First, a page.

A PUBLISHING INNOVATOR, FAIRCHILD’S CAVALLINI DIES

Byline: Samantha Conti / With contributions from Lisa Lockwood

MILAN — Rosi Cavallini, a Fairchild Publications veteran and the architect of the WWD and W businesses in Italy, died here late last week after a long illness.
As group publisher for Italy, Cavallini was known and respected for her innovative ideas and razor-sharp business acumen. A warm, open person who was never afraid to speak her mind, Cavallini was passionate about her work, her family and the Tuscan countryside where she ran a resort and olive oil company with her husband, Roberto.
“There wasn’t anything she couldn’t do,” said Stephanie George, president of WWD Media Worldwide. “She was capable of handling it all. Rosi was the general.”
George said Cavallini was instrumental in creating the new W, which was redesigned from a broadsheet and relaunched in its current format in 1993.
“When we were changing the old W to the new W, Italy was such an integral part of what we were doing. She was responsible for much of the success of W.”
John Fairchild, WWD and W’s editor at large, considered Cavallini Italian fashion royalty.
“In a certain sense, she was the fashion queen of Italy. She knew everyone, and believed so much in the Italian fashion business. When she convinced someone to advertise, they went all the way. She was probably the most outstanding sales person I have ever met — that combination of Italian charm and persuasiveness was unbeatable.”
Cavallini, the founder and owner of Studio Cavallini, worked for Fairchild for nearly 15 years. She first met John Fairchild, who was then chairman of the company, through Beppe Modenese, the spokesman for Italy’s National Chamber of Fashion and a driving force behind the industry in those early years. At the time, Cavallini was working for Neiman Marcus in Italy.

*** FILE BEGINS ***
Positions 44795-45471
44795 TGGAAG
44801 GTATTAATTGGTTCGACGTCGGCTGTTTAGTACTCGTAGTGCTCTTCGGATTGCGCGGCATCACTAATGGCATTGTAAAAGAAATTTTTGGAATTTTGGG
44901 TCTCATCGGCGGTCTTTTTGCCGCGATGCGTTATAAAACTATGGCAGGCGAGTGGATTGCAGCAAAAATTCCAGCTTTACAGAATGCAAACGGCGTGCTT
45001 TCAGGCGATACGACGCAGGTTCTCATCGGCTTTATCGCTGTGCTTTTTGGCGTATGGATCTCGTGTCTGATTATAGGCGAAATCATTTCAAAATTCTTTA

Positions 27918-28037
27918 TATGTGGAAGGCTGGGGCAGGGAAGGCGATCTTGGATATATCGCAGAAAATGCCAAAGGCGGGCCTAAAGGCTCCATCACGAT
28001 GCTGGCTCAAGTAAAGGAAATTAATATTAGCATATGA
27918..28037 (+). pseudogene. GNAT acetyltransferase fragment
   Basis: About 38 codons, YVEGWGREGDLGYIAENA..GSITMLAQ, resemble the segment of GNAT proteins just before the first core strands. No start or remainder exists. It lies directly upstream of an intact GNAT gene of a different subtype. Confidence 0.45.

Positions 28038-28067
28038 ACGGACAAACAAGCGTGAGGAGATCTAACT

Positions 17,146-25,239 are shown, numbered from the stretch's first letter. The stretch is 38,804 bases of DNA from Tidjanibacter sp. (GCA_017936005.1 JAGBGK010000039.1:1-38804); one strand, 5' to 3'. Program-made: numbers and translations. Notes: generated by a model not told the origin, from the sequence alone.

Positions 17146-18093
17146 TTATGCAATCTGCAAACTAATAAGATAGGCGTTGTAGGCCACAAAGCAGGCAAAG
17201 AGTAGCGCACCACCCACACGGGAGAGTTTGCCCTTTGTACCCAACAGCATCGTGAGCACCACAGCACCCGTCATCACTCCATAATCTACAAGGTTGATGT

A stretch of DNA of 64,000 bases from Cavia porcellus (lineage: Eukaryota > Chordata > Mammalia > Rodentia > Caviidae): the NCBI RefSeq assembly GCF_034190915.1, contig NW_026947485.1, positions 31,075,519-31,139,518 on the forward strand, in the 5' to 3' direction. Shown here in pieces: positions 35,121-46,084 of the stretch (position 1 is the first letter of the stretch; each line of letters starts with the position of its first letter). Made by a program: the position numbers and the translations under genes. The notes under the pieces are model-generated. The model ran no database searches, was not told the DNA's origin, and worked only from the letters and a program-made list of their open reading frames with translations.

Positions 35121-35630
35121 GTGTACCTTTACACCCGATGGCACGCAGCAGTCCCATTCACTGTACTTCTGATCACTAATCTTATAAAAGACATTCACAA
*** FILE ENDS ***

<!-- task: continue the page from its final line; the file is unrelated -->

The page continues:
Over the years, Cavallini forged tight relationships with designers including Giorgio Armani, Gianfranco Ferre, Mariuccia Mandelli and the Missoni family.
“Of all the Italian designers she dealt with, her favorite was Giorgio Armani. She was madly in love with him,” said George. Cavallini had a long — and fruitful — relationship with the designer, working with him to create special supplements for the magazine.
“Rosi was a pioneer, an example that others followed. Her enthusiasm and energy for her work was boundless,” said Armani. “Above all, she was a friend. We will miss her greatly.”
Ferre referred to her as a personal and professional powerhouse.
“For us, losing Rosi means losing her vitality, energy and enthusiasm,” Ferre said. “She naturally applied those very human qualities to her work, and it was those qualities that contributed to the success and prestige of WWD and W in Italy. We will all miss her, and we all owe her thanks for the extraordinary job she’s done.”
Oscar Micucci, the head of public relations at Tod’s SpA, said Cavallini was “The best person to represent Fairchild in Italy. She was a paragon of Italian good taste and so serious about her job. Professionally, she was a fighter and on a personal level she was sensitive and very human.”
During her career, Cavallini broadened her beat to include more than just the Italian designers. At the beginning of the Nineties, she began working closely with the Italian Trade Commission, which sponsored special supplements about fashion or Italian lifestyle in W and WWD.
“She was brilliant at selling the ideas that we would conceive together,” said Sergio La Verghetta of the ITC in New York. “She was aware that there was a whole other Italy out there: an Italy that was about smaller designers, companies and regions. She had ideas and good taste and because she was such a good business person, everything else would eventually click into place. She packaged the ideas in a perfect way.”